30Agreements without Consideration Section 8.2Agreements without Consideration
31Enforceable Agreements without Consideration Some courts have eliminated the requirement of consideration in certain agreements.
32Enforceable Agreements without Consideration These exceptions are allowed by state statute or because the courts, in the interest in fairness or justice, find it inappropriate to require consideration.
33Enforceable Agreements without Consideration Some common agreements in this category include:promises under sealpromises after discharge in bankruptcy
34Enforceable Agreements without Consideration debts barred by the statute of limitationspromises enforced by promissory estoppeloptions
35Promises under SealA seal is a mark or impression placed on a written contract indicating that the instrument was executed and accepted in a formal manner.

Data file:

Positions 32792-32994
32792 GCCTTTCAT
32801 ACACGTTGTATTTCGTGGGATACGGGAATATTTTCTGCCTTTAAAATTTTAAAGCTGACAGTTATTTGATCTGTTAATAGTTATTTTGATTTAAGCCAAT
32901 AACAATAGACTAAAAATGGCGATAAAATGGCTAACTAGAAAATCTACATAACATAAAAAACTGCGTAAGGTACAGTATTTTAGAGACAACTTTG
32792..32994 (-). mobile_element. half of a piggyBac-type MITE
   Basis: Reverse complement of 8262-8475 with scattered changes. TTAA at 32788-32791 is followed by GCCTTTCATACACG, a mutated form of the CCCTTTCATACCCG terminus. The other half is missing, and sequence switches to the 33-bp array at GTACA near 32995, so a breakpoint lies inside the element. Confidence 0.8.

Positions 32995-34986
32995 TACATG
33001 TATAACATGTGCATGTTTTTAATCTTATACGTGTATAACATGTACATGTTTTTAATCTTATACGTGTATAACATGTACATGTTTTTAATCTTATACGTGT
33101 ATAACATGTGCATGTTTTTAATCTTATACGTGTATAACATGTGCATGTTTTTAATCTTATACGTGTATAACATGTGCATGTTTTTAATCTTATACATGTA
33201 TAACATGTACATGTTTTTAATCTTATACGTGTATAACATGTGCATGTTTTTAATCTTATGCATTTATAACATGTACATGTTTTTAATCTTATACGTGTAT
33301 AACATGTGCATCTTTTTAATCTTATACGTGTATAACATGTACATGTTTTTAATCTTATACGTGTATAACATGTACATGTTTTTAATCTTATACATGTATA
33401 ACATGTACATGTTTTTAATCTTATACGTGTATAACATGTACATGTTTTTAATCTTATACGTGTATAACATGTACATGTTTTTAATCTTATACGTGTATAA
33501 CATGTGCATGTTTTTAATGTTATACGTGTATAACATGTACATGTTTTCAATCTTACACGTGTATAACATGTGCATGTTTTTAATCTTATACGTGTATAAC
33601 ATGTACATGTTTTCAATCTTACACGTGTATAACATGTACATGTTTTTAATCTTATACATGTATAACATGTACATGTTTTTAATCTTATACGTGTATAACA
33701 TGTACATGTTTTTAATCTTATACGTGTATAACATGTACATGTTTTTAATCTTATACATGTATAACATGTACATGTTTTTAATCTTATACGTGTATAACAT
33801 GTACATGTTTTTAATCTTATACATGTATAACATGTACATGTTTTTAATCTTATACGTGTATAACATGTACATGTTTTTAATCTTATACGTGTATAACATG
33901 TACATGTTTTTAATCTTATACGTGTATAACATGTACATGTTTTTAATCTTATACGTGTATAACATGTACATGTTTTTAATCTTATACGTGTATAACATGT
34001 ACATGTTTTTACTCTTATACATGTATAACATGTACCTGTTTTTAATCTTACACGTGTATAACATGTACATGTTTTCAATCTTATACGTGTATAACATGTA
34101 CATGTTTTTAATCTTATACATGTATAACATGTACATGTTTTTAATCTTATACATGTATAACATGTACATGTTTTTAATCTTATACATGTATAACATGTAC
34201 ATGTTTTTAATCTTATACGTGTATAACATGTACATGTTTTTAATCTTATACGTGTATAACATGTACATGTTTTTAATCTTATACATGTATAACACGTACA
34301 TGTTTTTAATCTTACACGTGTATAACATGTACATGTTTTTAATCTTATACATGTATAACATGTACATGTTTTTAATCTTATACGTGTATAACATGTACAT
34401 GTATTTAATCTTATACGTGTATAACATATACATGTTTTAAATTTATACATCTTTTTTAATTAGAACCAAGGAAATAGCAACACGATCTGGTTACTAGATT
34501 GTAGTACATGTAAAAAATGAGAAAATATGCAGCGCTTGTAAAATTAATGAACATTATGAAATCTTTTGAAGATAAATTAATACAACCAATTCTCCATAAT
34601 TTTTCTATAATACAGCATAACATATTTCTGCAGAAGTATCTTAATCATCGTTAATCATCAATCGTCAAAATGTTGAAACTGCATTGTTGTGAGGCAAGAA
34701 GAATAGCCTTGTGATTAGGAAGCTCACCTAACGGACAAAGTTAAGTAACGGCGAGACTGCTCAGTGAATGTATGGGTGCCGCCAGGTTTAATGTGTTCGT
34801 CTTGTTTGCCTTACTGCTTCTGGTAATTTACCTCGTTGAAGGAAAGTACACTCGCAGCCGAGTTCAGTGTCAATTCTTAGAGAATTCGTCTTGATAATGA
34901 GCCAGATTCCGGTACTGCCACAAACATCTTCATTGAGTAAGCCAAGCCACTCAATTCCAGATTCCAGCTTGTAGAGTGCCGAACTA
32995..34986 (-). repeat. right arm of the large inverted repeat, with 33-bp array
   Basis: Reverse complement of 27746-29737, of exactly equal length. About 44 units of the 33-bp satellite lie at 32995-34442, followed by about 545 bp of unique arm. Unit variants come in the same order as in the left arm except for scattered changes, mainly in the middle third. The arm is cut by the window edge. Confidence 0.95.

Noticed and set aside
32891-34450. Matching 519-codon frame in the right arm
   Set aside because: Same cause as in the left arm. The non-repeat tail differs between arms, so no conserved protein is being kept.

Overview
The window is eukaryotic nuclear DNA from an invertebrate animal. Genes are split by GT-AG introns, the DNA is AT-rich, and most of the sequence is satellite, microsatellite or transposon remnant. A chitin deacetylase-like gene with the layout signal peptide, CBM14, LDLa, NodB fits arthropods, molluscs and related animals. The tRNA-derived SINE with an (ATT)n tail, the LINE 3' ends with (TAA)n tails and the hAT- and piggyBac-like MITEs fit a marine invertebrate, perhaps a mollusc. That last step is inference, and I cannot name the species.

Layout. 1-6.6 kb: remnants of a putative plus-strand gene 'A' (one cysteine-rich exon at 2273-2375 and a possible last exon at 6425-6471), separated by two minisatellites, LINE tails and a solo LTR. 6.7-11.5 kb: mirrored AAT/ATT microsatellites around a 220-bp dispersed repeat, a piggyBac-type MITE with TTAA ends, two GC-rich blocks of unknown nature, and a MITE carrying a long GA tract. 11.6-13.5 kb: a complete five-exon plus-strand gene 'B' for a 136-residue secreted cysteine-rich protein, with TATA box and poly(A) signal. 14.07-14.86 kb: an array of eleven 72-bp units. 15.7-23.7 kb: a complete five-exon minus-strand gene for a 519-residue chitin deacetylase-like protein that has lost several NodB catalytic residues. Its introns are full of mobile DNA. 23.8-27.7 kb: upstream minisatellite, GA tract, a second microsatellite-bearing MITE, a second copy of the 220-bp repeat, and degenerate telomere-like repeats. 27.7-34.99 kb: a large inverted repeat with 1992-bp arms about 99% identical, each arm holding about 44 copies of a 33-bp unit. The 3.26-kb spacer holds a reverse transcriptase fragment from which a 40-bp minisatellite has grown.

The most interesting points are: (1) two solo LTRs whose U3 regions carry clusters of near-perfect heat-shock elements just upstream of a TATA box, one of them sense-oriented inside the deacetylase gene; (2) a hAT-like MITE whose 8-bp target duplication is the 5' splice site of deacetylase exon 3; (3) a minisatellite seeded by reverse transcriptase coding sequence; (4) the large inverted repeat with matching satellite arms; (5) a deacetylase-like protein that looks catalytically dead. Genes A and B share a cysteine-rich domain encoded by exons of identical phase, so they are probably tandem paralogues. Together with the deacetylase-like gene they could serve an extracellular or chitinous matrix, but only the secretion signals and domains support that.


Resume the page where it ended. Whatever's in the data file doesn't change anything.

36Promises under SealToday most states that require a seal will permit the seal to be indicated by the addition of seal or L.S. (locus sigilli, which translates to “place of the seal”).
37Promises after Discharge in BankruptcyA person who has had his or her debts discharged in bankruptcy can reaffirm the debt, which means he or she has decided to pay the debt voluntarily.
38Promises after Discharge in BankruptcyUnder most state laws, no new consideration needs to be provided in support of this reaffirmation. Instead, the reaffirmation must be supported by contractual intent.
39Debts Barred by Statutes of LimitationsA statute of limitations establishes the time frame within which a party is allowed to bring suit. Different states set different time limits for the collection of a debt.